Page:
On this Black Friday, we’re looking at the dark side of shopping. Specifically, clothes and the fashion industry.
Filmmaker Abby Martin collaborated with Gaza photojournalists to make a stunning new documentary.
Just like many federal agencies the Los Angeles Police Department have a dedicated entertainment liaison office for dealing with Hollywood....
Reading Time: 17 minutesIn this week’s WhoWhatWhy podcast, MSNBC counterterrorism analyst and bestselling author Malcolm Nance talks in detail about how Donald Trump has, in his view, betrayed the nation as an asset in a Russian plot to place a Kremlin-friendly US president in power. Nance argues that the effort to seduce Trump began as far back as the l
Reading Time: 19 minutesDonald Trump ran for president as a billionaire businessman claiming to have exceptional negotiating skills and promising to reduce the US trade deficit. How’s it working out?Jim Doyle is president of the Business Forward Foundation in Washington, DC, representing about 100,000 small business owners in America.
Prisoners’ rights group Addameer raided.
Reading Time: 11 minutesIf you watched any part of the impeachment hearing this week, you know that there are two very different versions of reality. Not just disagreements about facts and interpretation, but about reality itself. In this week’s WhoWhatWhy podcast, renowned author, professor, and psychiatrist Robert J.
Reading Time: 16 minutesRevealing the misconduct of others is always dangerous. Yet by exposing public and corporate corruption, whistleblowers perform a vital service — even as they often suffer for it.
Reading Time: 15 minutesThe prevailing scientific sentiment on the global ecological crises is that the only road to a livable future is to drastically reduce consumption, learn to share and reuse more, and — most importantly — restrain growth. Frankly, that’s what most of the evidence makes abundantly clear.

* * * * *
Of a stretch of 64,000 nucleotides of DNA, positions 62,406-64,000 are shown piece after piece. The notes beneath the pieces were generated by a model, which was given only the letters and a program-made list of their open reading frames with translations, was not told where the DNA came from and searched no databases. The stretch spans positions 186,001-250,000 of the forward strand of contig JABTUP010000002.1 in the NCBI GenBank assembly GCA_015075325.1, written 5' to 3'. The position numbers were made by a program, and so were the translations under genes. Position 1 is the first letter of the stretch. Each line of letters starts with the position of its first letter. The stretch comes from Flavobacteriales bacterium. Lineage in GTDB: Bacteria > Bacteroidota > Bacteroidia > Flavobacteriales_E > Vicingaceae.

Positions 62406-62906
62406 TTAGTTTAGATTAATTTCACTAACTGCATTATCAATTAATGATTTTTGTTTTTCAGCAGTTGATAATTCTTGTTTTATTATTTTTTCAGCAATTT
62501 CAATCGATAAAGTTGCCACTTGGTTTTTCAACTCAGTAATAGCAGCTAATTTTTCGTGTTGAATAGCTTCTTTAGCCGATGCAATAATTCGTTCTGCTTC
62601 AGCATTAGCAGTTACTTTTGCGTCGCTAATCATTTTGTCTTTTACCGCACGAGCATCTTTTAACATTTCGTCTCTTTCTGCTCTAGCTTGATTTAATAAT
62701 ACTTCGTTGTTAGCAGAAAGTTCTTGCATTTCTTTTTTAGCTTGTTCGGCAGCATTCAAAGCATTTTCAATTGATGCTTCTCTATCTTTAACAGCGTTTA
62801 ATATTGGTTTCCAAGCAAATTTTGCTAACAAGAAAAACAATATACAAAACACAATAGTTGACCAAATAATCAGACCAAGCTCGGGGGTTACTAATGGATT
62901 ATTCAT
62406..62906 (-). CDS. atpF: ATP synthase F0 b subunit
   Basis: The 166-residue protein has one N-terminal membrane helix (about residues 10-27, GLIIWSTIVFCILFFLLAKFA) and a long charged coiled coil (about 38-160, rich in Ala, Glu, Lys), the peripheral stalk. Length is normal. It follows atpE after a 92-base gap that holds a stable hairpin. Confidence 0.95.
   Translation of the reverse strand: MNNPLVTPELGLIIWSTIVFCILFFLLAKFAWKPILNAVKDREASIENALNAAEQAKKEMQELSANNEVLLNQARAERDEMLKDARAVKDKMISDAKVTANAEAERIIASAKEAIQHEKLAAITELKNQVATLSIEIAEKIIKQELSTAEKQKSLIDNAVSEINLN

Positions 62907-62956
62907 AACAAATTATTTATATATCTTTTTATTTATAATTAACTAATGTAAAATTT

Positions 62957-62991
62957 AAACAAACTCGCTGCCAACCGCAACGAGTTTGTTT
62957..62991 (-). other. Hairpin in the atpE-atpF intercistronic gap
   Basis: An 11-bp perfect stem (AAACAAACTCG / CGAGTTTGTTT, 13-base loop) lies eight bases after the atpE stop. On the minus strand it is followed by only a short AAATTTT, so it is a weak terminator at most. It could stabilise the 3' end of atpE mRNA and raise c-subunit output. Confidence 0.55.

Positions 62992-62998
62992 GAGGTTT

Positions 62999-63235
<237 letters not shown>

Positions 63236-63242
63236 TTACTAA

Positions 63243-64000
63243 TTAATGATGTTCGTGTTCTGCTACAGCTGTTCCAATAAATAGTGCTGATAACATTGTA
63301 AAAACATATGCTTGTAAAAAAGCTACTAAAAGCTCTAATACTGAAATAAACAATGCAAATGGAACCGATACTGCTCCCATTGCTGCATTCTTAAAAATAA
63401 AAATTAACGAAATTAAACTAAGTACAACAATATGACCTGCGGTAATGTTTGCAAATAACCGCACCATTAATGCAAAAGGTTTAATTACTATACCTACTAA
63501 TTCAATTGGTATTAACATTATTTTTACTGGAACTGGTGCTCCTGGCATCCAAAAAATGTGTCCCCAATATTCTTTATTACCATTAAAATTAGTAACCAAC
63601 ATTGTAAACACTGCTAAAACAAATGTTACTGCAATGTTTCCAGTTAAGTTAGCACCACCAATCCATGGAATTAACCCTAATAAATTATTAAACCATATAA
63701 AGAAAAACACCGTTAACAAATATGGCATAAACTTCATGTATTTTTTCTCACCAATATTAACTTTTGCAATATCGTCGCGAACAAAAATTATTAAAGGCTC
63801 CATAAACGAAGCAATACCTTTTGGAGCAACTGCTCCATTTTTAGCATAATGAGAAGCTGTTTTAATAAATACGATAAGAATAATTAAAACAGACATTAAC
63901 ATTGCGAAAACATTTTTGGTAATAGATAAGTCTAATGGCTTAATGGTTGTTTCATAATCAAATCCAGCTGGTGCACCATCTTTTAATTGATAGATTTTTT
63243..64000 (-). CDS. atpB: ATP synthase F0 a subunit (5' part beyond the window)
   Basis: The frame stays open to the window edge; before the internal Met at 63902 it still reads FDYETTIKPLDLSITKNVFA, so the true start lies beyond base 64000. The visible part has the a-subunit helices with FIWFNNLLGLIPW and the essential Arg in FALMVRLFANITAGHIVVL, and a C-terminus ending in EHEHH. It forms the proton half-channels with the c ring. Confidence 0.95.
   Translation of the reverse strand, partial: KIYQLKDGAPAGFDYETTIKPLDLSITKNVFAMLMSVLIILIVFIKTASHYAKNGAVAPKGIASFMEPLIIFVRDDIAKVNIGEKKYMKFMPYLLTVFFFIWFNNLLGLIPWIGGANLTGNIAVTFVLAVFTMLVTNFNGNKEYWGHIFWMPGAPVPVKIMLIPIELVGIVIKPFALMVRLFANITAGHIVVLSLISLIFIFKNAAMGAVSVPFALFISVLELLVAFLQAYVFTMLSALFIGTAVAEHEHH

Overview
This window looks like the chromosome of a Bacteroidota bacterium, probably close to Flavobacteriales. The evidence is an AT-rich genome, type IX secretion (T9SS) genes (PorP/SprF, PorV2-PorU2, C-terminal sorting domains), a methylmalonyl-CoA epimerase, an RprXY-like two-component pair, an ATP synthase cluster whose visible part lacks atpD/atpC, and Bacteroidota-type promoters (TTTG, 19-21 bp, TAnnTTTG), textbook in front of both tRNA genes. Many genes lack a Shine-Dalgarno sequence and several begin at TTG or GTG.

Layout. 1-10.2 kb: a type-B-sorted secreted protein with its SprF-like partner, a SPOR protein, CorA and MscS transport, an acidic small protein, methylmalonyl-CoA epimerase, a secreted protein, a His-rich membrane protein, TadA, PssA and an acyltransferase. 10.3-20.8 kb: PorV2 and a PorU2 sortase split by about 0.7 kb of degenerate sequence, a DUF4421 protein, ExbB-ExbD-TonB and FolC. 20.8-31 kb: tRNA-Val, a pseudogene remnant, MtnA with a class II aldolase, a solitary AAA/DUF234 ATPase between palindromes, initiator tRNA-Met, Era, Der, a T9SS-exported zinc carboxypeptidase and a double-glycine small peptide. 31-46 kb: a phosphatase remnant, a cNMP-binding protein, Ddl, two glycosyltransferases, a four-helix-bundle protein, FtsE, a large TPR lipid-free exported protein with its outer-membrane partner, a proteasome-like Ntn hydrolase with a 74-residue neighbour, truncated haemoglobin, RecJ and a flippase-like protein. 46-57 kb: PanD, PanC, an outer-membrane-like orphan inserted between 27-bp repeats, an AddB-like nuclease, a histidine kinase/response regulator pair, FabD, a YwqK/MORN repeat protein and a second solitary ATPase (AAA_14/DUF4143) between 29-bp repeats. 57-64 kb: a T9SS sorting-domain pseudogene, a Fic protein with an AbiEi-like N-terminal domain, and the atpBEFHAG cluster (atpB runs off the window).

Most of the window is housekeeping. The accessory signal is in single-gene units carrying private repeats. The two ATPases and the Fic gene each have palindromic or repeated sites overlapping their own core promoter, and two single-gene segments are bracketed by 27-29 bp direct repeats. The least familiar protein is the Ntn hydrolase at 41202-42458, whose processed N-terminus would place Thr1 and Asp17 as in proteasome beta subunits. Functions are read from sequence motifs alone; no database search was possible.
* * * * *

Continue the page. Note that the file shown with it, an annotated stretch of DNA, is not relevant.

Reading Time: 9 minutesWe’ve all heard the admonishment that the best way to understand a place is to go there.
Reading Time: 20 minutesWhile some argue that we are living in a golden age for journalism, the decline of print outlets has certainly changed the economic landscape for the worse. The transition from print to digital was not an easy negotiation, losing both people and content in the process. One of those casualties was the classic editorial cartoon.
Either contender for prime minister will expand annexation and ethnic cleansing policies.
Reading Time: 16 minutesWe live with the belief that political liberty is a durable construct, arrived at by some process of “enlightenment,” and that the architecture of the Constitution will somehow save us. Daron Acemoglu, an MIT economics professor and the guest of this week’s WhoWhatWhy podcast, thinks this view is a fantasy.
Reading Time: 16 minutesAre the agencies and tools intended to combat international terrorism being used more broadly against US citizens?Ultra-liberal Berkeley, California, has been the scene of provocative demonstrations staged by right-wing groups in recent years that have sparked clashes with anti-fascist groups.And the Berkeley police secretly filmed the protests, using high-tech surveillance cameras equ
Reading Time: 14 minutesAccording to John Kiriakou, a 15-year CIA operative who served 23 months in federal prison for exposing the CIA’s torture program during the Iraq war, the decision to become a whistleblower is a once-in-a-lifetime event from which one never really recovers.Kiriakou joins Jeff Schechtman in this week’s WhoWhatWhy podcast.
Reading Time: 16 minutesIn this week’s WhoWhatWhy podcast, renowned pollster and political consultant Stanley Greenberg, the man who helped get Bill Clinton elected in 1992, predicts the end of the Republican Party as we know it. Further, he argues that the US is about to enter a progressive era where the pent-up demand for government action will be reflected in de
Reading Time: 13 minutes The threat to humanity that climate change poses has been with us for nearly a century, says Bill McKibben, who was one of the first to sound the alarm.
The legendary “Angry Arab” joins us for a wide-ranging discussion.